One hutch is from a dining room set my parents bought in the seventies. I don’t know what happened to the table and chairs that went with it. The hutch has very pretty ornate carving, and the upper shelf has glass doors and glass shelves. Nice!
When not in captivity, that hutch holds my granny’s good china.
Five years ago I put it up for sale for $100 before I moved to my current place. I had a couple of people come look at it, but no sale.
One person emailed me to compliment how beautiful it was. She didn’t have any money, but suggested if I couldn’t sell it she’d be happy to take it off my hands for free. Needless, to say, I still have the hutch.
My attempt at downsizing failed!
The second hutch is not really a hutch. It’s a teak cabinet that – you guessed it – my parents had, so it’s always been in the house for as long as I remember. The good cutlery and linens were kept on the side with drawers. The other half had sliding doors and that was their liquor cabinet. The upper hutch part was picked up at a garage sale in the nineties.
If I had to, I could get rid of the upper section. Maybe even the lower teak section too. So why didn’t I put it up for sale instead of the nicer hutch that I like better? I thought the other one had a better chance of selling.
Guess I was wrong.
I hate to think they’ll end up at the dump.
Maybe you’re seeing a theme here. I have a bedroom set: double bed with bookcase headboard, tallboy, and dresser. My parents bought it in the fifties. When I was a teenager, they bought a new bedroom set, and I inherited their old set. And as you can see, I’ve been dragging it around with me for many years!
I’d like to point out there’s a big difference between “antique”, “vintage”, and stuff that’s just old!
And yes, I have things that fit all those categories. Some I’m not mentioning here like a gramophone because it’s not what I call “heavy”. I can push that sucker around. The grand piano not so much!
For many years, that fifties bedroom set was in my spare room. Just before my last move I sold my (way too big) bedroom set featuring a king-sized bed. I need a place to sleep, so the spare bedroom set became my main bedroom set again.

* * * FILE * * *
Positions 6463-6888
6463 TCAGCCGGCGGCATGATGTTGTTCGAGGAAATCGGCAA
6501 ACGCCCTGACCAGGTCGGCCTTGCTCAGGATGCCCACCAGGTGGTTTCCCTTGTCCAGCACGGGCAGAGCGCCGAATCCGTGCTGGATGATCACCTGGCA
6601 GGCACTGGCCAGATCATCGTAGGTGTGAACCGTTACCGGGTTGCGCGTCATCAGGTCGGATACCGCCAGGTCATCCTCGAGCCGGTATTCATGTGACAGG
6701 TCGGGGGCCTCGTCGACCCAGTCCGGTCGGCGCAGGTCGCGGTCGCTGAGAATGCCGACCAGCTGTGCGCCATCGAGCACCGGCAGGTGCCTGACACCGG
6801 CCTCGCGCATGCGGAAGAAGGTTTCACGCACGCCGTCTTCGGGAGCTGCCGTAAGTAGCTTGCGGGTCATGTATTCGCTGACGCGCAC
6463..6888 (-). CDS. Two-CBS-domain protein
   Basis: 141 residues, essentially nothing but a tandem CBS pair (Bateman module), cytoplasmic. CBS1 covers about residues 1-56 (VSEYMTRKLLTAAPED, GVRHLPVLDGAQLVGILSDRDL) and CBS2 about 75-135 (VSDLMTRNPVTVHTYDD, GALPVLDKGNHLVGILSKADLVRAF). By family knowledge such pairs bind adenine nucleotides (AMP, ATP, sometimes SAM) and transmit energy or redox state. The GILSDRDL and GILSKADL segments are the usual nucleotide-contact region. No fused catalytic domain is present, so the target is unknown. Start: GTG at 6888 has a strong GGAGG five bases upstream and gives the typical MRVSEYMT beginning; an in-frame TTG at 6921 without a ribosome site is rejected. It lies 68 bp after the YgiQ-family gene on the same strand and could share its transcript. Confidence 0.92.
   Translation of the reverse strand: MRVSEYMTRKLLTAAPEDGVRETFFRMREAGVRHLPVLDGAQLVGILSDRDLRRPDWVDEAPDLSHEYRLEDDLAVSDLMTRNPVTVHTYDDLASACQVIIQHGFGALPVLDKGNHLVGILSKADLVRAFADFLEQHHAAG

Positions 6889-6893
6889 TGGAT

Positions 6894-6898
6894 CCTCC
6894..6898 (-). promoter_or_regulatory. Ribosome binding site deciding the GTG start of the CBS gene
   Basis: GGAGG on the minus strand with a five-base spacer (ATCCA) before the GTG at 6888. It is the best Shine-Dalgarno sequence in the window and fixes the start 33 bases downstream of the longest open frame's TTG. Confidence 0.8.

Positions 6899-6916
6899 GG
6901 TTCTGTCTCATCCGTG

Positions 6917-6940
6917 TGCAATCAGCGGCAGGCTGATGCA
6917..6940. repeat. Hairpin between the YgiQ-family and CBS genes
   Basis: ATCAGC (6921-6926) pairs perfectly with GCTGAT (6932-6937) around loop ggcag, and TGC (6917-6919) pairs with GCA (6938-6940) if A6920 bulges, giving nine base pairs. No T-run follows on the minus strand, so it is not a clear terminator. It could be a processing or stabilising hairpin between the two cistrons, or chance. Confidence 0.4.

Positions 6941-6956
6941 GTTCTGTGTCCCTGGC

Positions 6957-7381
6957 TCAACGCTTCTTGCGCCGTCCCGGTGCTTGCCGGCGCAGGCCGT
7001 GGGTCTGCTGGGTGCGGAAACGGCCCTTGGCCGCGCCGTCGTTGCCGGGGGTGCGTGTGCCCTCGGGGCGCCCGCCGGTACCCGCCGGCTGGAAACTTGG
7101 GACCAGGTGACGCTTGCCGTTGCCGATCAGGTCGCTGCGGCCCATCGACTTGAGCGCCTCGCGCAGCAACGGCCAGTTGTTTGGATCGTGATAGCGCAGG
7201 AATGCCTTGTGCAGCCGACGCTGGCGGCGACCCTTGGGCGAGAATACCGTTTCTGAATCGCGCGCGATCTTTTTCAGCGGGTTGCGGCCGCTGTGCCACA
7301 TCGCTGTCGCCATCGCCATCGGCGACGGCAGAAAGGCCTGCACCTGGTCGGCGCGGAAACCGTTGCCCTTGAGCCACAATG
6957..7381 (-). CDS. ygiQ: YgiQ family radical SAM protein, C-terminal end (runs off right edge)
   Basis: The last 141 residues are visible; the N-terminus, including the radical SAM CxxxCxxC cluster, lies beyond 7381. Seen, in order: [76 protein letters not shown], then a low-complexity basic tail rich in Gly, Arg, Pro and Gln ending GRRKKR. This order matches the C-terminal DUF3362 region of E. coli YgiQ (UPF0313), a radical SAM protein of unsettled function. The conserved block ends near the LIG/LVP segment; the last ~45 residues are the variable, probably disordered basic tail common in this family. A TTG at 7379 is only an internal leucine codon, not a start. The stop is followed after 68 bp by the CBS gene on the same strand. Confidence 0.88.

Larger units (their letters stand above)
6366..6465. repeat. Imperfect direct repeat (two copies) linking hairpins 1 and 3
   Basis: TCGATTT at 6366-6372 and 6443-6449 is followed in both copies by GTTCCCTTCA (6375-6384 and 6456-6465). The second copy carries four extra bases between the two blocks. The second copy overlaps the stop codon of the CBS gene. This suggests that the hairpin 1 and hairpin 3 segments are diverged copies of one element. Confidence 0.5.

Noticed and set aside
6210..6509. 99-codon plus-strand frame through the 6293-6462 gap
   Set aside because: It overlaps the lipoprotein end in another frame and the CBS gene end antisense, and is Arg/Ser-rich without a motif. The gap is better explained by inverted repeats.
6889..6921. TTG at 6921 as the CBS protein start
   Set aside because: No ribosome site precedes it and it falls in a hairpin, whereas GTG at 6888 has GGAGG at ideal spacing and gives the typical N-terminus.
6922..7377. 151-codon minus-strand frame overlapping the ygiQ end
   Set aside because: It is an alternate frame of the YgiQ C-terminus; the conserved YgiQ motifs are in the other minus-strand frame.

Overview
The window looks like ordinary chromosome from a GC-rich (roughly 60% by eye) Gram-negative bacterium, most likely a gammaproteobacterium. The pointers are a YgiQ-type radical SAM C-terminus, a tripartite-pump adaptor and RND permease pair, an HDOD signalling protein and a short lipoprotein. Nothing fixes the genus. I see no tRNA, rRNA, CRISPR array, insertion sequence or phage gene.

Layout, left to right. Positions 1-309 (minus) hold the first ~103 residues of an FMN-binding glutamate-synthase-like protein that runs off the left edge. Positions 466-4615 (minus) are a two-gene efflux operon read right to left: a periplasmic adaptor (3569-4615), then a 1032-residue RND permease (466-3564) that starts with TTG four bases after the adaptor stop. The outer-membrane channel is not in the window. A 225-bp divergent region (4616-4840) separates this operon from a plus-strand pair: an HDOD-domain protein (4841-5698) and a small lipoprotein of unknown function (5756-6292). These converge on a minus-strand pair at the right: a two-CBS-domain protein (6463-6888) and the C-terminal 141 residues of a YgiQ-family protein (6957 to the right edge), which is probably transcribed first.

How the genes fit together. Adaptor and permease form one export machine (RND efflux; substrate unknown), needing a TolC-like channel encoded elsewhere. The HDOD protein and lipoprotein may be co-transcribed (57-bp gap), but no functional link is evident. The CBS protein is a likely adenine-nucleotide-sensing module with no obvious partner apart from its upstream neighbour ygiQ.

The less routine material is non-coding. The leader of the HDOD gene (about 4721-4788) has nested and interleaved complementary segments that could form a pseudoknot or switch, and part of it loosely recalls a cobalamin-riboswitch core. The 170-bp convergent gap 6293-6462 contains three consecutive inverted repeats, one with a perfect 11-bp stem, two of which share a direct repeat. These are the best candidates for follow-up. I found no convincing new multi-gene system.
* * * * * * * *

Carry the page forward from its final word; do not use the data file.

We all need a place to sleep. This bedroom set has been around for as long as my earliest memories. I could give it up, but that would mean buying new bedroom furniture.
The way my life is going I’ll still be sleeping on that bed till the day I die!
However, I think I’m going to be in need of a new mattress within the year. There’s only so many times a person can flip a mattress…
More heavy stuff
Now let’s talk about some heavy stuff that I can turf.
Starting with the big sectional sofa I’m sitting on while writing this. I bought the sectional in 2012 and it fit nicely in the house I had at the time.
It doesn’t fit so nice in my current residence with the tiny living room. Within three years a couple of coils started to go, so it either sags or jabs me.
I’d like to get a smaller sectional because I like to stretch out on the chaise lounge when I’m watching TV.
On the other hand, I’ve been redecorating the living room in my mind. If I took out the couch and the coffee table, the grand piano could be set up again. Which means I’ll have to call back the movers to reassemble it. Ka ching! That leaves nowhere to sit in the living room except a piano stool and an easy chair I can bring out of the storage room.
Moving on to the sundeck…
I have a small deep freezer on my sundeck. If I move, I’d be inclined to donate it to my landlords for whoever moves in here next. It’s old. I can always buy a new deep freezer wherever I end up.
Same story with the porch swing on my sundeck. It’s weathered, it’s torn. Or dog chewed. I’m not going to move it again. Unless it’s onto the back of my landlord’s truck for a quick trip to the dump.
So I’m not a prisoner to all my heavy possessions. Yay!
Retiring on a low income
Here’s the harsh reality for many single low-income women. It is really expensive to live in retirement in Canada.
At age 65, all Canadians who qualify (for example, must have lived in Canada for 40 years after the age of 18) will receive Old Age Security. Right now it’s around $600/month and it adjusts for inflation.